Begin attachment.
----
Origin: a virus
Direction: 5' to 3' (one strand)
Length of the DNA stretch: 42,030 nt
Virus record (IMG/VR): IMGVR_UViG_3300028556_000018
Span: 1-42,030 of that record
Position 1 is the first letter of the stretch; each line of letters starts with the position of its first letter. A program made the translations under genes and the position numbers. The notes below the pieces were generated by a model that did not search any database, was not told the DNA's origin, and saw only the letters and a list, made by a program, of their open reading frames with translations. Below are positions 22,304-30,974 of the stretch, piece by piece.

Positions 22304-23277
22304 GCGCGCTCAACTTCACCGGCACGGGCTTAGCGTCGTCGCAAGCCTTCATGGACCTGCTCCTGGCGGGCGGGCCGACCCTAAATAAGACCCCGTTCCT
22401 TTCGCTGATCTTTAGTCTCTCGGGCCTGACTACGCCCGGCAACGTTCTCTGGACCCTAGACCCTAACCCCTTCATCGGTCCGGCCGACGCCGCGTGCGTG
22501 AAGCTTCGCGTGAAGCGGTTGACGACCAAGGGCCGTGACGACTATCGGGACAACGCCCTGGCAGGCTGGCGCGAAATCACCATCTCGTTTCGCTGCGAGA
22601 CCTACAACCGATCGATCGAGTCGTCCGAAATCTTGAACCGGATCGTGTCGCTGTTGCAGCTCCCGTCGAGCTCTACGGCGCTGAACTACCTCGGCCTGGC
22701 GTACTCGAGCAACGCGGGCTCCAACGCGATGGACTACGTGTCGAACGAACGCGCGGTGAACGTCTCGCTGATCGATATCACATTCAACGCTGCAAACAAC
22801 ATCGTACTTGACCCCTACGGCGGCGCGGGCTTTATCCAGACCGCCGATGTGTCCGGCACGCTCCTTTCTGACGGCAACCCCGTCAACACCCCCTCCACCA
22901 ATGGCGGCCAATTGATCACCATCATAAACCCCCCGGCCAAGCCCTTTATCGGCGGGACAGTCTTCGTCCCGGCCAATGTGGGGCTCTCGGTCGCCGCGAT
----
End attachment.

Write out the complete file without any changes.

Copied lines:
Origin: a virus
Direction: 5' to 3' (one strand)
Length of the DNA stretch: 42,030 nt
Virus record (IMG/VR): IMGVR_UViG_3300028556_000018
Span: 1-42,030 of that record
Position 1 is the first letter of the stretch; each line of letters starts with the position of its first letter. A program made the translations under genes and the position numbers. The notes below the pieces were generated by a model that did not search any database, was not told the DNA's origin, and saw only the letters and a list, made by a program, of their open reading frames with translations. Below are positions 22,304-30,974 of the stretch, piece by piece.

Positions 22304-23277
22304 GCGCGCTCAACTTCACCGGCACGGGCTTAGCGTCGTCGCAAGCCTTCATGGACCTGCTCCTGGCGGGCGGGCCGACCCTAAATAAGACCCCGTTCCT
22401 TTCGCTGATCTTTAGTCTCTCGGGCCTGACTACGCCCGGCAACGTTCTCTGGACCCTAGACCCTAACCCCTTCATCGGTCCGGCCGACGCCGCGTGCGTG
22501 AAGCTTCGCGTGAAGCGGTTGACGACCAAGGGCCGTGACGACTATCGGGACAACGCCCTGGCAGGCTGGCGCGAAATCACCATCTCGTTTCGCTGCGAGA
22601 CCTACAACCGATCGATCGAGTCGTCCGAAATCTTGAACCGGATCGTGTCGCTGTTGCAGCTCCCGTCGAGCTCTACGGCGCTGAACTACCTCGGCCTGGC
22701 GTACTCGAGCAACGCGGGCTCCAACGCGATGGACTACGTGTCGAACGAACGCGCGGTGAACGTCTCGCTGATCGATATCACATTCAACGCTGCAAACAAC
22801 ATCGTACTTGACCCCTACGGCGGCGCGGGCTTTATCCAGACCGCCGATGTGTCCGGCACGCTCCTTTCTGACGGCAACCCCGTCAACACCCCCTCCACCA
22901 ATGGCGGCCAATTGATCACCATCATAAACCCCCCGGCCAAGCCCTTTATCGGCGGGACAGTCTTCGTCCCGGCCAATGTGGGGCTCTCGGTCGCCGCGAT